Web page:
However, with a bit of patience, angles and creativity it is possible to snap off the odd photo that doesn’t make the Museum site look like an oversized sardine can. Whilst it’s best to adhere to the usual come first thing or last thing, even at these times don’t expect to have the place to yourself.
Due to flash photography damaging the delicate nature of the frescoes within the church, no photos are allowed to be taken inside. Unfortunately, I didn’t see the sign stating this and took a few photos inside the first church before exiting and seeing the very prominant sign stating no photography. Doh! Given I never use flash photography due to being aware of the damage it can do (as well as not having a flash on my big camera), no harm was done, but it is annoying that as a result of people not having the nous to realise that they need to turn off their flash, these days no one is allowed to take photos of the lovely frescoes inside.
Outside the main site of the Churches of Goreme is what, for me, was the highlight. Having exited and gone through the turnstile the Broken (Tokali) Church is about 50 metres back down the road towards Goreme on the right hand side. You have to show your ticket to gain admittance to the four churches in this part of the museum: The Old Church, the New Church the Lower Church under the Old Church and the Parecclesion. The Old Church and the New Church are particularly striking with the latter displaying the story of Jesus in chronological order in bright red and blue colours. This dark blue colour differentiates the Tokali Church from all the other churches and makes it well worth seeing (even if you can’t take photos!). Just make sure you don’t hand in your audio guide before checking out this church (although it will necessitate going back up the road once again to hand it in in order to get your ID back).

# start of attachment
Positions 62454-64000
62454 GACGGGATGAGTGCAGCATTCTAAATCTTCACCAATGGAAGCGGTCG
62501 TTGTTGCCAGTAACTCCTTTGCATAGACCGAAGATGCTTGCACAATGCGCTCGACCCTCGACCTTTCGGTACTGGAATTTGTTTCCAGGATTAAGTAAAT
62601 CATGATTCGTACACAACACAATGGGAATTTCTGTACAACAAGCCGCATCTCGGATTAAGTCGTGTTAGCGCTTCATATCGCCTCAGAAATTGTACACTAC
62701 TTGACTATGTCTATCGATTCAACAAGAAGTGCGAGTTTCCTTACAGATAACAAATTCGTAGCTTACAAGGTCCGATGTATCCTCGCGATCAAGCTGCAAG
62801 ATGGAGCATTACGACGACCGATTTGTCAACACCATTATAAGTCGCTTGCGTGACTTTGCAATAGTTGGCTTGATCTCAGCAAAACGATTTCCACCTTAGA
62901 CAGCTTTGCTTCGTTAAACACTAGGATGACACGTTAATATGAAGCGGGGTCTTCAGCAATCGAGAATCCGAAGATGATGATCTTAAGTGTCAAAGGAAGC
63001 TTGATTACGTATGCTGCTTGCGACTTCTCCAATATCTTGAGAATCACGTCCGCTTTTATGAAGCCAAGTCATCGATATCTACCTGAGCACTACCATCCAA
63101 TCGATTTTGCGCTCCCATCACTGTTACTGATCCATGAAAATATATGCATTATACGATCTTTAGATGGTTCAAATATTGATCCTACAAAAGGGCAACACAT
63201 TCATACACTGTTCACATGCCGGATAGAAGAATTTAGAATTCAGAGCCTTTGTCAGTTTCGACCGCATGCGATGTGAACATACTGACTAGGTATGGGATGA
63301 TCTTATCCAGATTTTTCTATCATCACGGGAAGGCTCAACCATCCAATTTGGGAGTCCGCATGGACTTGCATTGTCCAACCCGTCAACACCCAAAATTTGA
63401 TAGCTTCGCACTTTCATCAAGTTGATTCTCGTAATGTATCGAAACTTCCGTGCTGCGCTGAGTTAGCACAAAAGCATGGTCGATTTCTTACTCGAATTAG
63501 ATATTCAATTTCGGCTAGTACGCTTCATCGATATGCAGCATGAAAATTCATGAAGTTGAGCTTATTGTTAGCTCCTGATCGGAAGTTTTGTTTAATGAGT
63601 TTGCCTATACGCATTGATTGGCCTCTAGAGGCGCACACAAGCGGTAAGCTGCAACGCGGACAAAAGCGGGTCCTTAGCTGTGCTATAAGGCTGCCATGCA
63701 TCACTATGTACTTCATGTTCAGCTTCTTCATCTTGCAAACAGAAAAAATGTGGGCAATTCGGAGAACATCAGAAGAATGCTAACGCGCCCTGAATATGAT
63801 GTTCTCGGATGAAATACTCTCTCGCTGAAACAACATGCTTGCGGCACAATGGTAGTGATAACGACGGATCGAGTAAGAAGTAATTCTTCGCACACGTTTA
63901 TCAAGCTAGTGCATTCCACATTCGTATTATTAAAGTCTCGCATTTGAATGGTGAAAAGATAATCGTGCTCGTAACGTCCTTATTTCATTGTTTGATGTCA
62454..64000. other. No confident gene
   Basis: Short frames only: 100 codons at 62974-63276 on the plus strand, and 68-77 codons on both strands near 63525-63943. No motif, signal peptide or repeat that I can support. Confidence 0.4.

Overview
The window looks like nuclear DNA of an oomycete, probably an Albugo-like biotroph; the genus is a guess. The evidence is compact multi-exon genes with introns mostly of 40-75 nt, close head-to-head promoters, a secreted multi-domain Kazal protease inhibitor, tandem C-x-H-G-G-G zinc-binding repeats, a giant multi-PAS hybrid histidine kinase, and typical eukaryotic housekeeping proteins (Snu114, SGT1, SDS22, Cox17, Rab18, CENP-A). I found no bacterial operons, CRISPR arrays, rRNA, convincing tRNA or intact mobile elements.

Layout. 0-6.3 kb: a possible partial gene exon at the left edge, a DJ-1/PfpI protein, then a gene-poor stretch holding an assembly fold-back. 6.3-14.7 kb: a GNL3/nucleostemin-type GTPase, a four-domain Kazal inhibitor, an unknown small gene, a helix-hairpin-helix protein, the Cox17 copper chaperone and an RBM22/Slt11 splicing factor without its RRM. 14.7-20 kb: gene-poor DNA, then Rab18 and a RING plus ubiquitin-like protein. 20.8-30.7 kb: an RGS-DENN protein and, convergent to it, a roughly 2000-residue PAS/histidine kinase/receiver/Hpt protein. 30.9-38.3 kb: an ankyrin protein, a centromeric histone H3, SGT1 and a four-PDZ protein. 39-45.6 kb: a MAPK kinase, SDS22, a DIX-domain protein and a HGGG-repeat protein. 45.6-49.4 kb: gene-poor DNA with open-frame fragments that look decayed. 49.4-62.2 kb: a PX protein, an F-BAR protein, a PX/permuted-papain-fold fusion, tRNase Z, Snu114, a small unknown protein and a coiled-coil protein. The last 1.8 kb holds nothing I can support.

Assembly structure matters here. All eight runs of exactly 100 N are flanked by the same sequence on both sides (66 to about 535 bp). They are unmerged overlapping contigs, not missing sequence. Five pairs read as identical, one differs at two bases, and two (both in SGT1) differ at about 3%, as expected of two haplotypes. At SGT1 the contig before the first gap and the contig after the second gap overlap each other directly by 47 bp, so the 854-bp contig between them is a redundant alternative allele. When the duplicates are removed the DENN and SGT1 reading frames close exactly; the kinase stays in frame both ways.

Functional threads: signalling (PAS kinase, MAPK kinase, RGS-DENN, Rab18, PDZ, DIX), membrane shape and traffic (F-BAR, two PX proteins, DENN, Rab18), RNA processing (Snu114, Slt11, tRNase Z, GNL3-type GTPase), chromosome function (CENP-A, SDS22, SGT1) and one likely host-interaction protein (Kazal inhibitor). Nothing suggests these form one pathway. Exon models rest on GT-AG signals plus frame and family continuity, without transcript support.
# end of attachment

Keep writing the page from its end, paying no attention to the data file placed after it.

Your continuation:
Despite the high entrance fee, loads of tourists and inability to take photos of the frescoes, the site is still worth visiting. The kids remained semi interested so long as they had the audio guide, although after a while the churches tended to blend into one another. All up we spent 1 and a half hours there and given the heat were thankful for having brought plenty of water.
The small town of Uchisar is also definitely worth checking out with its magnificient citadel, which can be seen from miles away.
It’s only ten minutes by minibus (dolmus) to the adjacent town of Uchisar which is situated at the highest point in Cappadocia. Or, you can the less than five kilometres along Pigeon Valley which was directly behind our accommodation. After getting off the dolmus, it’s a short slight uphill walk to Uchisar Castle before ascending a moderate amount of stairs to get to the top of the citadel.
Whilst the citadel itself doesn’t have a whole lot to see, the 360 degree views from the top are what makes the climb worthwhile.
With stunning views like that, I had all the motivation I needed in order to check out some of the amazing valleys that Capaddocia has to offer.